EP-A-322048 describes a pharmaceutical granule composition comprising cimetidine and an ester of a polyhyctroxy compound, in particular a glycerol ester selected from:

a) gylcerol esters having a hydroxyl value of greater than 120;

b) glycerol esters having a hydroxyl value of greater than 60 and having a triglyceride content of less than 30% by weight, and

c) gylcerol esters having a hydroxyl value of greater than 5 and a melting point of less than 40 C.

It is disclosed that such cimetidine containing granules are useful in the preparation of chewable tablets.

Coated cimetidine granules have now been discovered which have improved flavour. They can be presented in a variety of pharmaceutical forms, e.g., as a chewable tablet, a constitutable powder, or as a sprinkle powder, i.e., a powder that can be sprinkled, for example, onto food before consumption.

In a first aspect the present invention provides a pharmaceutical composition comprising cimetidine granules coated with a partially hydrogenated vegetable oil or a chemical equivalent thereof, in an amount corresponding to at least 20%, suitably from 25% to 200%, by weight relative to the cimetidine.

More suitably the partially hydrogenated vegetable oil is present in an amount from 50% to 150%, preferably 75% to 125%, particularly 100% by weight relative to the cimetidine.

The cimetidine can exist in any form, for example, polymorph A, B, C or Z or any mixture thereof, preferably polymorph A.

Partially hydrogenated vegetable oils are derived from natural products and generally comprise a mixture of glycerides of C14-20 fatty acids, in particular palmitic and stearic acids, said raixmre suitably having an iodine value of less than 10 and a melting point greater than 40 C. Preferably said mixture has an iodine value less than 5 and a melting point between 45 and 75 C.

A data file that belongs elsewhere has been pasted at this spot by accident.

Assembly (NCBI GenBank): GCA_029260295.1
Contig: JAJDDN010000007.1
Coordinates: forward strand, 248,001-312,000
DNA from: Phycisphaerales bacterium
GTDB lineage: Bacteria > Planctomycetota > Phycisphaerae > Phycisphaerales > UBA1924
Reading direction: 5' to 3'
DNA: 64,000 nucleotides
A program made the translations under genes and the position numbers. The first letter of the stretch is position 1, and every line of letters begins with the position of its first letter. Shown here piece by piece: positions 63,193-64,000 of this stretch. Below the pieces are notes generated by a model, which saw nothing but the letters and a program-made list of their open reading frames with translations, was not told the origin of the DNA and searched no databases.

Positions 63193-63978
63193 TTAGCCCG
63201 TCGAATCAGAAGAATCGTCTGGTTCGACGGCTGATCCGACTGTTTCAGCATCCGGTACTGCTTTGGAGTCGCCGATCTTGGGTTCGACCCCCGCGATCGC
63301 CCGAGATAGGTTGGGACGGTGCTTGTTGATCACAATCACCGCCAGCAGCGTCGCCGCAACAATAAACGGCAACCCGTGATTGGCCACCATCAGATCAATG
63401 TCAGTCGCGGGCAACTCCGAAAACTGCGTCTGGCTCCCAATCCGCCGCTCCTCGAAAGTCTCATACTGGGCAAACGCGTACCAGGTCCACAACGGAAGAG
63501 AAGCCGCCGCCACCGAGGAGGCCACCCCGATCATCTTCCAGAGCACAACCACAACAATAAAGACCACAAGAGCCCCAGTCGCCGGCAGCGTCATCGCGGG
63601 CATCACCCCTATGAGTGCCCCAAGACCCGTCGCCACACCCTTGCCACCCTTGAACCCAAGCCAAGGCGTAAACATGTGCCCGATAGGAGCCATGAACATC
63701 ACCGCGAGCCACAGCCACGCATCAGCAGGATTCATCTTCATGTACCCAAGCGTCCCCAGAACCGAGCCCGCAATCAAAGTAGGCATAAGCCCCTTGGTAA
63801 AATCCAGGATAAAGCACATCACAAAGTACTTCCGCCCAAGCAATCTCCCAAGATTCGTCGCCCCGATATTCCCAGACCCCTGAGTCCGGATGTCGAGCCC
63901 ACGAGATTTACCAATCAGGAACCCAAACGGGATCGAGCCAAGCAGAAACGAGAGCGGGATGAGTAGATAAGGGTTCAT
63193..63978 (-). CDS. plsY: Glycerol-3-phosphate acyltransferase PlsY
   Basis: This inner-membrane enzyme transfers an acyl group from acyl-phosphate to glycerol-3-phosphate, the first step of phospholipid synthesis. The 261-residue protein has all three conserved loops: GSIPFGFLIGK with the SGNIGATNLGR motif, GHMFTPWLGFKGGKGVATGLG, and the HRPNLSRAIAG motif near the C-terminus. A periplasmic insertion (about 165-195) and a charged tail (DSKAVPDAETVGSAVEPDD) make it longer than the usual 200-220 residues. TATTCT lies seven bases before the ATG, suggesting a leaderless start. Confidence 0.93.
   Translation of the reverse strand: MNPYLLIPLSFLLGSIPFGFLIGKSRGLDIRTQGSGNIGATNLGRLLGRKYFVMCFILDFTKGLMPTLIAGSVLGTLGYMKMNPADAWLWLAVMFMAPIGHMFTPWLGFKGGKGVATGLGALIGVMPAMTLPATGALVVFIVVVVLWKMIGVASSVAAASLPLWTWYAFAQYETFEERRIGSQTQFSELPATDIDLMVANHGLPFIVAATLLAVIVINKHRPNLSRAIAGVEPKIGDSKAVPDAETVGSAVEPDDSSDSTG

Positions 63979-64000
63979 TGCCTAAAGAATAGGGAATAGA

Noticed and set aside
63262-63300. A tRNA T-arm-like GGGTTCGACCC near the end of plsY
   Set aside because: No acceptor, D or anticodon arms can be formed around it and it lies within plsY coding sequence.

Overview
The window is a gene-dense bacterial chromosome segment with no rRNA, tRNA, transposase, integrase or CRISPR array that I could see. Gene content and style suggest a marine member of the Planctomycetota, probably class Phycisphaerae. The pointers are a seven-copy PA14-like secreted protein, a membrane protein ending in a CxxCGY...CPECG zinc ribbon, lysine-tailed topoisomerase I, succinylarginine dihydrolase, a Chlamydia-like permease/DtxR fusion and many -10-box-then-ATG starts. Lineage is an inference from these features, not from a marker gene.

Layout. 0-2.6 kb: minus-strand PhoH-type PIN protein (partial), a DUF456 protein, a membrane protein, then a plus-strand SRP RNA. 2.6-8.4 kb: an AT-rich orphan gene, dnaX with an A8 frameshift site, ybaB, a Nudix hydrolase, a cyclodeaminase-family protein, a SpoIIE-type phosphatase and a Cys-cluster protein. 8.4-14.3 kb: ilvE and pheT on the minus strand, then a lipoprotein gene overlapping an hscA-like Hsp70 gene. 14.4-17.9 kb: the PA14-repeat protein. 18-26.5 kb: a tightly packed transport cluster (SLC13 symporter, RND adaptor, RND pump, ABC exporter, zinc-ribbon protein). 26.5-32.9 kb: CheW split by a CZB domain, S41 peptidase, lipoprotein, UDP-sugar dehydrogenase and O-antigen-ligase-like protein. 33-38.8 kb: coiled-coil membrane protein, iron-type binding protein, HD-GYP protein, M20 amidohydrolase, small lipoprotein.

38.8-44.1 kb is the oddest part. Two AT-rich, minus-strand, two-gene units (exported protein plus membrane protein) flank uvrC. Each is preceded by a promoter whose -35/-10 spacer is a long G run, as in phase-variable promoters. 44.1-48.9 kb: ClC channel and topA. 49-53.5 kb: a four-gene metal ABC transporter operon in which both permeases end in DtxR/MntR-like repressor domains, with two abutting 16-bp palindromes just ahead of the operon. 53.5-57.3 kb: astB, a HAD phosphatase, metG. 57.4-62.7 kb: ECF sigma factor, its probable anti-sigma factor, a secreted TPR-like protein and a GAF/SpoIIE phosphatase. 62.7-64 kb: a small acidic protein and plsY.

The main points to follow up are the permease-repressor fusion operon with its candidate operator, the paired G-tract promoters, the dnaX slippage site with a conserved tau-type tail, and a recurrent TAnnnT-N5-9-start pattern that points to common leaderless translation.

Suitable examples of partially hydrogenated vegetable oils include partially hydrogenated cottonseed oil, soybean oil, corn oil, peanut oil, palm oil, sunflower seed oil or mixtures thereof. Examples of commercially available oils are those sold by Van Den Burgh Foods Company, USA, and include Stearine 07 (partially hydrogenated cottonseed oil), Stearine 17 (partially hydrogenated soybean oil), Stearine 27 (partially hydrogenated palm oil) and K.L.X. (a mixture of partially hydrogenated cottonseed/soybean oil).

Chemical equivalents of partially hydrogenated vegetable oils include synthetically produced glycerides of C14-20 fatty acids having the same properties as the naturally derived products as hereinbefore described.

The coated granules of the present invention can be prepared by adding a partially hydrogenated vegetable oil to cimetidine, warming the mixture until the vegetable oil just melts and mixing for a short period of time until the mixture just granulates. Alternatively, the granules can be prepared in a spray dryer according to conventional techniques. Preferably the granules are prepared in a hot-melt fluid bed coating process for example as described in J Pharmaceutical Research, Vol 7, No. 11, 1990, 1119.

In a second aspect the present invention provides a constitutable powder composition comprising coated cimetidine granules as hereinbefore defined and a suspending agent. Such constitutable powders can be mixed with water in order to prepare extemporaneously aqueous cimetidine suspensions.

It has been found that such aqueous suspensions have the advantage that cimetidine polymorph A can be used in the coated granules of the present invention without suffering from the problem of polymorphic interconversion.

Examples of suspending agents include xanthan gum, hydroxypropylmethylcellulose, methylcellulose, carageenan, sodium carboxymethyl cellulose, and sodium carboxymethyl cellulose/microcrystalline cellulose mixes, particularly sodium carboxymethyl cellulose/microcrystalline cellulose mixtures. Preferred suspending agents are thixotropic suspending agents such as xanthan gum, carageenan and sodium carboxymethyl cellulose/microcrystalline cellulose mixtures and mixtures thereof and particularly preferred suspending agents are Avicel RC591, Avicel RC581 and Avicel CL611. Avicel is a trademark of FMC Corporation, and RC591, RC581 and CL611 are mixtures of microcrystalline cellulose and sodium carboxymethyl cellulose. The mount of suspending agent present will vary according to the particular suspending agent used and the presence or absence of other ingredients which have an ability to act as a suspending agent or which contribute significantly to the viscosity of the composition. In general, however, the mount of suspending agent will lie in the range 1-50% w/w relative to the coated cimetidine granules. When the suspending agent is xanthan gum, it will usually be present in an mount corresponding to 1-20% w/w relative to the coated cimetidine granules whereas when Avicel is used, the amount typically will lie in the range 5-50% w/w, suitably 10-25% w/w. When carageenan or hydroxypropylmethylcellulose is used, typically this will constitute 5-50% w/w relative to the coated cimetidine granules. Suitably, the suspending agent is a mixture of xanthan gum and hyctroxypropylmethylcellulose or Avicel in mounts falling within the ranges noted above.